from William F. Nolan

On August 4, 2000, here in Los Angeles, I spent three hours with Skip Woods, the writer/director of the new LOGAN'S RUN. Our talk was intense, detailed, and enthusiastic - and I can happily report that I'm extremely pleased with his plans for the remake. Skip Woods brings real passion to this project. He loves and respects the original novel (having read it "countless times") and he hopes to dramatize as much of it as possible.

Skip Woods began as a stage actor (at the age of 5). Now 30, he's a 25-year show business veteran and this lifetime of experience will serve him superbly in directing the young cast of LOGAN'S RUN And "young" is the operative word, since Woods plans a return to the novel's "death-at 21" theme. (MGM moved the death age up to 30, to ease the casting problems they faced back then, which greatly diminished the intrinsic shock value of the original Logan concept.) Woods is also going to add a number of positive scenes to his script, returning the film concept to a vision much closer to that of the original novel:

* He will dramatize the gradual breakdown of this all-youth society, deprived of mature guidance and wisdom, as projected in the novel. (MGM totally ignored this aspect of the book.)

* He will provide Logan and Jessica with a real Sanctuary.

* He's going to utilize the "homer" --- the nerve-destroying bullet that tracks a runner's body heat.

* Box will be presented in the film as originally conceived: a half-flesh, half-metal menace.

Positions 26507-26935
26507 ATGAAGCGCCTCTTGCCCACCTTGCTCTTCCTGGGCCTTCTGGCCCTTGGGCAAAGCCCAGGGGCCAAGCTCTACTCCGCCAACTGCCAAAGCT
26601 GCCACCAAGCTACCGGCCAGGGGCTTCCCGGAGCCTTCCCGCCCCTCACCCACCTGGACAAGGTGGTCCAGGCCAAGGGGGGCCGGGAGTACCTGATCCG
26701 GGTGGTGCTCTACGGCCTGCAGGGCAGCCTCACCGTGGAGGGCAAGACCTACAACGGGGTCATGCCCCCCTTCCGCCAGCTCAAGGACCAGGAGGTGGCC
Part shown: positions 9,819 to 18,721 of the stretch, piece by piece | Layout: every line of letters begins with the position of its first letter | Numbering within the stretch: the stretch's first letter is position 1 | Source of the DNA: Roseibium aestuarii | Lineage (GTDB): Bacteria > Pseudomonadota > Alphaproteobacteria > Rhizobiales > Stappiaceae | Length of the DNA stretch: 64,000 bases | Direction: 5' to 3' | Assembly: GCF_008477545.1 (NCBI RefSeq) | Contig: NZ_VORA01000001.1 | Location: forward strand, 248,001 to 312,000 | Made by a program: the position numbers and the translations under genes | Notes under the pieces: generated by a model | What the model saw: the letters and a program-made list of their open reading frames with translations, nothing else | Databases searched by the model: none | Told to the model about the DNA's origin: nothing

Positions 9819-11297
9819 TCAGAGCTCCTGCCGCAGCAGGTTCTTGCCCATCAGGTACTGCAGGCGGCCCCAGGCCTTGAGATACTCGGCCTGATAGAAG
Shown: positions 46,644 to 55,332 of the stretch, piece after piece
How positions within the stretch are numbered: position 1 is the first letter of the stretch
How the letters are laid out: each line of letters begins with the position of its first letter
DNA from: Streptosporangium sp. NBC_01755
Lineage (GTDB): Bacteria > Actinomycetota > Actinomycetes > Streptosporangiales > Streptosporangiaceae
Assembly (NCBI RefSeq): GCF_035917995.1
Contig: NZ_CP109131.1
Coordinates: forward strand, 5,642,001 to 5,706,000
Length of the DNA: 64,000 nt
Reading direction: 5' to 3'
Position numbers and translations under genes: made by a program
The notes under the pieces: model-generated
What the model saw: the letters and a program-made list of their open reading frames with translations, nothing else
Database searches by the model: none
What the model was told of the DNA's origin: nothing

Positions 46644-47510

* Crazy Horse and the vast, below-caverns Thinker will be recreated.

* Woods has come up with a marvelous new future city idea that will replace MGM's domes and replicate the "mile-high-complex" described in the book.

* And he will carefully "arc" the character of Logan. That is, he will dramatize Logan's transition from stone-cold killer to life-loving runner.

Many of the same things that bothered me about the MGM film bothered him (particularly in terms of logic) and these will all be rectified.

Hey, fans, don't get me wrong. I admired, and continue to admire, the MGM film. I've seen it many times and enjoy each new viewing. It will always have a special place in my affection - and I realize that the MGM movie is the main basis for Logan fandom. This being said, however, there are several vital sequences in the novel that never reached the screen.
Back in 1994, when I met with Michael DeLuca at New Line Cinema, he said that he wanted to redo LOGAN'S RUN "as it should have been done." DeLuca told me: "The book has barely been touched." (That was almost six years ago, when Ted Turner owned the Logan film rights. Things move slowly in Hollywood.)

Skip Woods agrees with DeLuca. His film version will be darker, deeper, and harder-edged, while retaining the key Logan-Jessica romantic relationship. Logical dramatic action and in-depth characters ... this is the blend Woods intends to achieve.

The central question remains: when will we be able again to see Logan run again? When will the new LOGAN'S RUN be released?

At the moment (despite the fact that he's made "a ton of notes"), Woods has yet to begin his screenplay. Thus, there is no cast or start date. But he assures me that the project is front-and-center with Warner Bros. and that Joel Silver will produce this one. We can count on it.

My guess, based on long years of observing the progress of major studio productions in Hollywood, is that Logan will be in theaters by the summer (or Christmas) of 2002. Which means we must all wait another two years.

But the wait will pay off. Skip Woods is a true Logan enthusiast and is motivated by an abiding passion for this project. I have no doubt whatever that he will deliver a powerhouse remake.

He and I agree on the basics; we're on the same wave length. I will continue to bring you updated reports as things move forward.

Hang in there, Loganites.

The best is yet to come.


Copyright 2000 - William F. Nolan. Used with permission.

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